The Whole Circle Rainbow
An interview with Darko Žubrinić
My colleague and friend Darko Žubrinić, professor of Mathematics at the University of Zagreb (employed at the Faculty of Electrical Engineering and Computing) inspired me to connect natural phenomena with human nature. Namely, he likes to connect seemingly unrelated things.
Everybody knows that a rainbow is a relatively frequent phenomenon. However, you have seen to an unusual type of rainbow. What is so special about it?
Once I had the opportunity see the whole circle rainbow, that is, not just the usual semicircular one. For this to be possible, one has to be at a sufficiently high altitude, say, in the mountains. This extremely rare picture is one of the most amazing sceneries that I have ever witnessed. The secondary rainbow was also very clearly visible, as well as the projected cross in the middle, with two waving human silhouettes left and right of it. My colleague and me, we have climbed to the top of the mountain, standing left and right of the metal cross, which was about 4 m of height. Since then, this has become my favorite mental picture, which I revive very often in my mind. It brings me in the mood of peacefulness and consolation. As for the secondary rainbow, it is interesting that in his well known monograph The Optics published in 1704, Sir Isaac Newton attributes its physical explanation to distinguished Croatian spiritual writer Mark Antun de Dominis (1560-1624). Mark Antun was born as Marko Domnianich on the island of Rab, just under the legendary mountain of Velebit, which offers spectacular view to dozens of Croatian islands. Mark Antun de Dominis was especially esteemed in England, where he was invited by king James I. There he lived at the Court of the Archbishop of Canterbury and was appointed to be the Windsor Dean and the king's chancellor.
The Nature offers not only contemplating sceneries as the one described above, but sometimes also cataclismic disasters of biblical proportins - from catastrophic tidal waves to sudden earthquaqes.
Some of the greatest human minds were studing these phenomena in great detail, and the knowledge gathered is lectured at high schools and universities worldwide. One of the most important contributions to our present understanding of the nature of seismic waves was made by Andrija Mohorovicic (1857-1936), professor of geophysics at the University of Zagreb. Thanks to collected dana about earthquaqes in Croatia in 1909, using a very clever and simple physical argument, he discovered a major discontinuity at a depth of about 55 kilometers below the surface of the Earth. This discontinuity, now universaly known as the MOHO discontinuity, defines the crust of the earth. Here, we can add the name of his son, Stjepan Mohorovicic (1880-1980), professor of physics at a grammar school in Zagreb, who made a very interesting theoretical discovery of the positronium (a rotational pair of electron and positron) as early as in 1934, published in Astronomishe Nachrichten in Vienna. Its existence was confirmed experimentally in 1951 by Martin Deutsch, MIT physicist and a member of Manhattan Project. Still earlier, in 1927, Stjepan Mohorovicic predicted the existence of the MOHO discontinuity on the Moon, analogous to that of the Earth, discovered by his father Andrija. Its existence has been finally proved in 1969 during the famous Apollo 11 flight to the Moon. Seismic measurements have been carried out by Neil Armstrong and Edwin Aldrin, the first humans to land on the Moon.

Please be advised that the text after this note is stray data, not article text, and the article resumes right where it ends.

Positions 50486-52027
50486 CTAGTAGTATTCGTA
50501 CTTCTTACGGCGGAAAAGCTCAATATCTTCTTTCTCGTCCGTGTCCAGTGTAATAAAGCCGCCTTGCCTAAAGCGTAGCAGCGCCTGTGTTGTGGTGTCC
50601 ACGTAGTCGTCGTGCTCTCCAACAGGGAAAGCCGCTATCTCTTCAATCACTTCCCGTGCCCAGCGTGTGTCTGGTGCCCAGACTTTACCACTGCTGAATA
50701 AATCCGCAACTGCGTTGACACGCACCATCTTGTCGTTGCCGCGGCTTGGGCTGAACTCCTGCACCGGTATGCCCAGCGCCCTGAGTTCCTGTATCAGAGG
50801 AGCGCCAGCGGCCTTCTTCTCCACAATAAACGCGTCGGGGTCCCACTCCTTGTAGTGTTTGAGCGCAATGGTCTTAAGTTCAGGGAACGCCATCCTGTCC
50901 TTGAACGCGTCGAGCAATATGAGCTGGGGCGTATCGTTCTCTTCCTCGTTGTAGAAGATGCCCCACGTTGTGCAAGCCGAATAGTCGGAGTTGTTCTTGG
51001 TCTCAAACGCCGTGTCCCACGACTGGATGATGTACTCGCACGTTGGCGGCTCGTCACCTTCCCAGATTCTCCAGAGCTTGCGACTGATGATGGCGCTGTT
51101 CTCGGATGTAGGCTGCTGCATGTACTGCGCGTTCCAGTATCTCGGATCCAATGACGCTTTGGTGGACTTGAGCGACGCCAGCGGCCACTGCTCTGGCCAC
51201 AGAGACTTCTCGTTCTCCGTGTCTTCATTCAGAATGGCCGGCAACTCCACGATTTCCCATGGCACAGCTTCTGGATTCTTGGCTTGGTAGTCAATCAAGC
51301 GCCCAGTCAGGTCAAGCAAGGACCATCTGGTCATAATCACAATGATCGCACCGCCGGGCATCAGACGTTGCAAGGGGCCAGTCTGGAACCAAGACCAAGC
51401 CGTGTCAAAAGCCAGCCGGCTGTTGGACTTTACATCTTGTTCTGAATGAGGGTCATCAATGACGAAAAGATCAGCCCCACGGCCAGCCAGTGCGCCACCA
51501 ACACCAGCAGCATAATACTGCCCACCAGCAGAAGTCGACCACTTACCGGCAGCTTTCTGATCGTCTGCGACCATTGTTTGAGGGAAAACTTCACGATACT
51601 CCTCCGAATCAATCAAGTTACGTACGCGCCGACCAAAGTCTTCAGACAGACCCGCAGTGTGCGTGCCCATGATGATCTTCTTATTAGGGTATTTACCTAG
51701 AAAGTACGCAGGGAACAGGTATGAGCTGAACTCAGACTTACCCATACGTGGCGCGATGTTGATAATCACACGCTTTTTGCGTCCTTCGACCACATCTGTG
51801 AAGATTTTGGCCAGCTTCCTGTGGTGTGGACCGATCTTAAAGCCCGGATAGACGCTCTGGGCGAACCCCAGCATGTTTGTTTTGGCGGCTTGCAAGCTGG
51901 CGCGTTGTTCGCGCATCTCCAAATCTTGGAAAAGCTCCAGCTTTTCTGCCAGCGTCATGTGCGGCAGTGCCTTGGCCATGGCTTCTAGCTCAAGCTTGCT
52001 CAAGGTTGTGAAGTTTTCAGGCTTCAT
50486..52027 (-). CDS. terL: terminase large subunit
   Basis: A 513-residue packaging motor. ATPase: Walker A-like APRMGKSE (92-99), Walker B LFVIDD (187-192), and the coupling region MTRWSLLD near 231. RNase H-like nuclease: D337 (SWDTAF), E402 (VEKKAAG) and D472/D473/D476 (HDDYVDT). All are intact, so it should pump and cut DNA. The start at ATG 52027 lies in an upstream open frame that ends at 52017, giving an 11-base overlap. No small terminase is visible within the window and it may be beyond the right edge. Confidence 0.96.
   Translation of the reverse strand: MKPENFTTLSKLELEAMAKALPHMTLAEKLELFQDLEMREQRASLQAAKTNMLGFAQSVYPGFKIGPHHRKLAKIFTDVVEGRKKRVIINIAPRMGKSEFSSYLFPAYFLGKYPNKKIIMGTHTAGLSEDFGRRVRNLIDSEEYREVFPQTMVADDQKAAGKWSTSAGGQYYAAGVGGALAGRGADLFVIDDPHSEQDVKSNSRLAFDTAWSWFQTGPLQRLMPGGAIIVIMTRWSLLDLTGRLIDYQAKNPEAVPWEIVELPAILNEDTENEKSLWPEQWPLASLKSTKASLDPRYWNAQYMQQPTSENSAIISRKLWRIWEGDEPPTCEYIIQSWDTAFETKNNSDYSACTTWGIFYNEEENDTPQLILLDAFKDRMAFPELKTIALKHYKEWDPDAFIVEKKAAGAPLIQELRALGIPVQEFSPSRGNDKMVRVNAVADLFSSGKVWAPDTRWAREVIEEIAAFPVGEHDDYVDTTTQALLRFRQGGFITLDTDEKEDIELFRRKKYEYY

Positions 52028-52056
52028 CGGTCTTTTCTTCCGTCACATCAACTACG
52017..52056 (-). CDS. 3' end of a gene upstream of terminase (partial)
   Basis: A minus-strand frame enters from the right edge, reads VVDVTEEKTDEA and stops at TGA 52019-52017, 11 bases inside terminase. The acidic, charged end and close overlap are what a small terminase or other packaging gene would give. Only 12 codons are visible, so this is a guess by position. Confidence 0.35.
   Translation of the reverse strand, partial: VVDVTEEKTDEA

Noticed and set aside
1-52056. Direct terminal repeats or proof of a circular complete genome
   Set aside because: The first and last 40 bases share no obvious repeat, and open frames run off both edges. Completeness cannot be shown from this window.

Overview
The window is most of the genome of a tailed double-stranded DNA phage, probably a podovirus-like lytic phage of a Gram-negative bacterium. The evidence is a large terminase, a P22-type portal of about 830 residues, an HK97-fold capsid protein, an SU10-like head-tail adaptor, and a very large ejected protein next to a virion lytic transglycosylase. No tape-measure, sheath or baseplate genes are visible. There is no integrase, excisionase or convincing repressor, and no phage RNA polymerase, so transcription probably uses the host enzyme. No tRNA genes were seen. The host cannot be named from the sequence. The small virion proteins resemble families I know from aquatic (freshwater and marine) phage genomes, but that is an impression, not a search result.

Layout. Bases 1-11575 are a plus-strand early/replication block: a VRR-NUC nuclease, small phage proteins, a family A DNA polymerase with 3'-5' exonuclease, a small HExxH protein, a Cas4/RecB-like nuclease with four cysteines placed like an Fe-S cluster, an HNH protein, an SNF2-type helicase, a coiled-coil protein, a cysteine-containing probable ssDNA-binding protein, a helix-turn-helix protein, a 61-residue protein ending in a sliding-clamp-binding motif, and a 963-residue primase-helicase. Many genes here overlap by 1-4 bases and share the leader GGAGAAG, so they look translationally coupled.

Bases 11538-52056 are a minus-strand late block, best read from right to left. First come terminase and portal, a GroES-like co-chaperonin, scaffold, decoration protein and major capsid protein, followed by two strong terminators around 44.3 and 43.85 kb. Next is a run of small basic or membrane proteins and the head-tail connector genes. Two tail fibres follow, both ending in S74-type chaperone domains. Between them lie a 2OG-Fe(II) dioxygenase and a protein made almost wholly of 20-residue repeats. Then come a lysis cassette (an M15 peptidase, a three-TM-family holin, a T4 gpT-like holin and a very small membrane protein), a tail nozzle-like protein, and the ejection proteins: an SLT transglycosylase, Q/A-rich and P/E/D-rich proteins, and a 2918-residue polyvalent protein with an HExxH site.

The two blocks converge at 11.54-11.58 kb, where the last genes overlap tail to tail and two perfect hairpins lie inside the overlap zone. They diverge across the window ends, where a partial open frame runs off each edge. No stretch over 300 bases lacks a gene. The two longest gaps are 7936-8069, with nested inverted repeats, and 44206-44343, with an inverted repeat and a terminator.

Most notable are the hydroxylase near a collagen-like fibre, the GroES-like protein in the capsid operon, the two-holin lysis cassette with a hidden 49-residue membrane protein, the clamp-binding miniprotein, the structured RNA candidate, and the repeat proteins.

Except natural disasters, the most difficult and very hard to control are disasters caused by humans. Nenad Bach, Croatian rock musician and humanitarian activist living in New York, believes that worldwide peace is possible in just one hour. His music brings this message, especially via his song Can We Go Higher? His compatriot and colleague professor Slobodan Lang seems to be an authentic giant of humanitarian activism both in theoretical and practical sense.
In January 2016, Slobodan Lang (1945-2016), professor of social medicine at the University of Zagreb and a visiting professor at Harvard University, died in his native city of Zagreb. He was distinguished humanitarian activist, certainly one of the greatest of the 20th century. Among his numerous achievements, we mention the operations "Convoy for Dubrovnik" in 1991, the "White Road for Nova Bila and Silver Bosnia" in 1993 (which was the first joint Muslim - Christian humanitarian operation in history), as well as the operation "Save Life" in 1995. We believe that the practical experience gathered by means of his theory of the "Challenge of Goodness" provides a basis for solving various conflicts throughout the world. In 1999, he wrote the following: "In the next ten years we can expect approximately 30 new wars in which millions will be killed, twice as many will be wounded and many times more will be displaced or exiled. Each of these conflicts will primarily be directed against civilian populations. As we approach the new millennium, we must be aware that the maintenance of peace, the prevention of war, the protection during wars and postwar reconstruction are first and foremost public health and human rights issues." Professor Lang has Croatian and Jewish ancestry and is highly esteemed in Croatia and B&H.